New and shiny is cool but don’t burn yourself trying to stay on the bleeding edge.
I agree with Brad Frost on the “always invest in your own personal website.” Have a project thats your own that you care about where you can try all the things and that you’ll maintain.
Oh! And I think its good to have a mentor. Someone you can casually ask questions to every day, and take advantage of that. Work somewhere where you get that or make a social circle online that can support that.
I tell everyone to start with vanilla everything (no frameworks or libraries), so they understand what is happening. Spend full days on html, then 2 full days learning basics of css. You’ll be 75% of the way there, and it will then take another… well, I’ll let you know how many years to master, but I’ve been at it for 15 years.
Another thing to include is the basic tooling. I am not talking about Bower, Grunt or Yeoman, but rather git, command line, ftp, setting up your development environment, localhost setup, development tools, view source, etc.
Stay honest, open, and curious.
Honest: Don’t be afraid to ask questions. Personally, I often get frustrated because I set these ridiculous expectations for myself that I’m supposed to be on par with people who have much more experience. And it makes me self conscious because I don’t want to sound stupid or want them to think I don’t know what I’m doing. But admitting your flaws is the best way to learn. It’s okay!
Open: Don’t be afraid of criticism— in fact, embracing criticism is the best thing you can do as a developer. Allow yourself to objectively accept that your solution isn’t always the best and be grateful when someone takes time out of their day to tell you why.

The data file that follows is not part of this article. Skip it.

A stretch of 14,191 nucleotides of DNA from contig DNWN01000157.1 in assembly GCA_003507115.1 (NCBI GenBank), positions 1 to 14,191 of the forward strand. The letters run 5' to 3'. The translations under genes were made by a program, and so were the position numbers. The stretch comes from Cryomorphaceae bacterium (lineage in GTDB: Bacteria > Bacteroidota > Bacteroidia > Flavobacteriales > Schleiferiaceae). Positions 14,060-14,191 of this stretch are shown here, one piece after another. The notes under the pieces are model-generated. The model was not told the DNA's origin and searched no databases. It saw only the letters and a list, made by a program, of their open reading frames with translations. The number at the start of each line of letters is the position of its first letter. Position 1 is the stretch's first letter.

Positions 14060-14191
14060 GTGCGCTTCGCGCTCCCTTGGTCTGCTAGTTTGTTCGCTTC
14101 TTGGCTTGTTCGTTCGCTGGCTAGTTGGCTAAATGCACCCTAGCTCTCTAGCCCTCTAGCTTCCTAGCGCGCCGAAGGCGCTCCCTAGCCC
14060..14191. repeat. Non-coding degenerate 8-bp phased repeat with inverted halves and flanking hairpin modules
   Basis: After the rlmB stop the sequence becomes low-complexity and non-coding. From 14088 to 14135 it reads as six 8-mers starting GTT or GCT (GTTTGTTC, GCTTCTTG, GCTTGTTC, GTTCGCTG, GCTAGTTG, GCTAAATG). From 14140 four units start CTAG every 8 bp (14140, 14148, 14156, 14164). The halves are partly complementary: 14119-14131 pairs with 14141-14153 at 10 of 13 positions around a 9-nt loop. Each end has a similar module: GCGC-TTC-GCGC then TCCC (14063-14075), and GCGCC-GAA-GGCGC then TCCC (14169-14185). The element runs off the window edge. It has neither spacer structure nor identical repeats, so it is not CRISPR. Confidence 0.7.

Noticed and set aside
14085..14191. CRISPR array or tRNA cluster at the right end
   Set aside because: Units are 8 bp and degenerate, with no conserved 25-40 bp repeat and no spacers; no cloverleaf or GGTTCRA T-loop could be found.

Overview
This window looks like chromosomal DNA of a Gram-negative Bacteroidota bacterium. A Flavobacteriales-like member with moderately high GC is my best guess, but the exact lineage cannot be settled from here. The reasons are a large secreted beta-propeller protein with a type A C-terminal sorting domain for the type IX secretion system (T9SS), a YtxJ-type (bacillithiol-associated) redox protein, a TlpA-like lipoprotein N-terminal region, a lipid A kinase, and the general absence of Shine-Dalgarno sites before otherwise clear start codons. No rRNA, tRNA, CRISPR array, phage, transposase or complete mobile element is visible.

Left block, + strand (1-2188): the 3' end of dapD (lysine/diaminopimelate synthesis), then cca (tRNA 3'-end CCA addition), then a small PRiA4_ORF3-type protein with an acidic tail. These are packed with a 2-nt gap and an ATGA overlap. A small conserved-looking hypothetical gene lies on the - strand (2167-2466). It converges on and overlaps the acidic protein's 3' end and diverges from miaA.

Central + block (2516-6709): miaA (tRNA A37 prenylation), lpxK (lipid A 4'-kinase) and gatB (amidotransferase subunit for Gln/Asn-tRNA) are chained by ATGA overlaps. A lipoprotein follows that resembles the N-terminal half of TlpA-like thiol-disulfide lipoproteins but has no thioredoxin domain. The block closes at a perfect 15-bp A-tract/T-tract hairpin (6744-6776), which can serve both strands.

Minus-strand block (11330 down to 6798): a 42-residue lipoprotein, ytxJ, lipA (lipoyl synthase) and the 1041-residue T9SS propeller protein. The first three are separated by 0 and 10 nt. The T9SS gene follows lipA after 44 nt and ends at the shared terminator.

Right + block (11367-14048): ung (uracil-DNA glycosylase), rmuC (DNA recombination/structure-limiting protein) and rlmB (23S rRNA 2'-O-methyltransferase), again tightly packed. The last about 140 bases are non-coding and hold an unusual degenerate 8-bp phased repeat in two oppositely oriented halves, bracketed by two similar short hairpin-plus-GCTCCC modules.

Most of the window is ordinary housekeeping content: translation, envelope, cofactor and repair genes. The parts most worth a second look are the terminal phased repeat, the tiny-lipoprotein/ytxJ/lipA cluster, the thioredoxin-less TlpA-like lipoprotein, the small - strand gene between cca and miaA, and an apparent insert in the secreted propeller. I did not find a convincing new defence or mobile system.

Curious: Curiosity is your best friend. Do the research, play with code, and make things for fun. There is such a joy and thrill you’ll find in just making random stuff that will keep you excited and interested. Spend the time outside of work playing and building, and you’ll always find more to learn and do. You’ll never get bored.
Build something. The only way to get started is to start — and your best bet is to take on some kind of project that you care about, and try to make it happen. It could be something totally personal, or something for a cause you believe in, or something you and a friend think is really cool. Buy that domain name and start hacking.
Try to keep it small for starters. Try to move quickly. Feel free to throw things out and start over. Focus on getting something working end-to-end. This will give you a perspective of “the full stack”, all the interdependent layers that go into delivering an actual/factual customer experience.
After that experience, you’ll probably have an affinity for some part of what you built. Follow that. It’s not possible to master everything initially, but if you focus on the most interesting problems, the most enjoyable challenges, you can probably get pretty darn good at some piece of web development, which will make you a hugely valuable member of a team.
Finally, don’t loose the end-to-end perspective. Understanding how browsers make requests, how those requests are routed, and how responses are delivered is the most vital piece of context for a web-developer. Having a firm grasp of this foundation — the underpinnings of every user experience — is more important than any algorithm or specific language or technique.
One of the best things about working in open source is being able to — and not being afraid to — read source code. Even if you don’t understand everything you’re reading, you’ll be exposed to design patterns, you’ll be able to ask other developers questions about decisions they made, and in general you’ll start to see how larger projects are architected.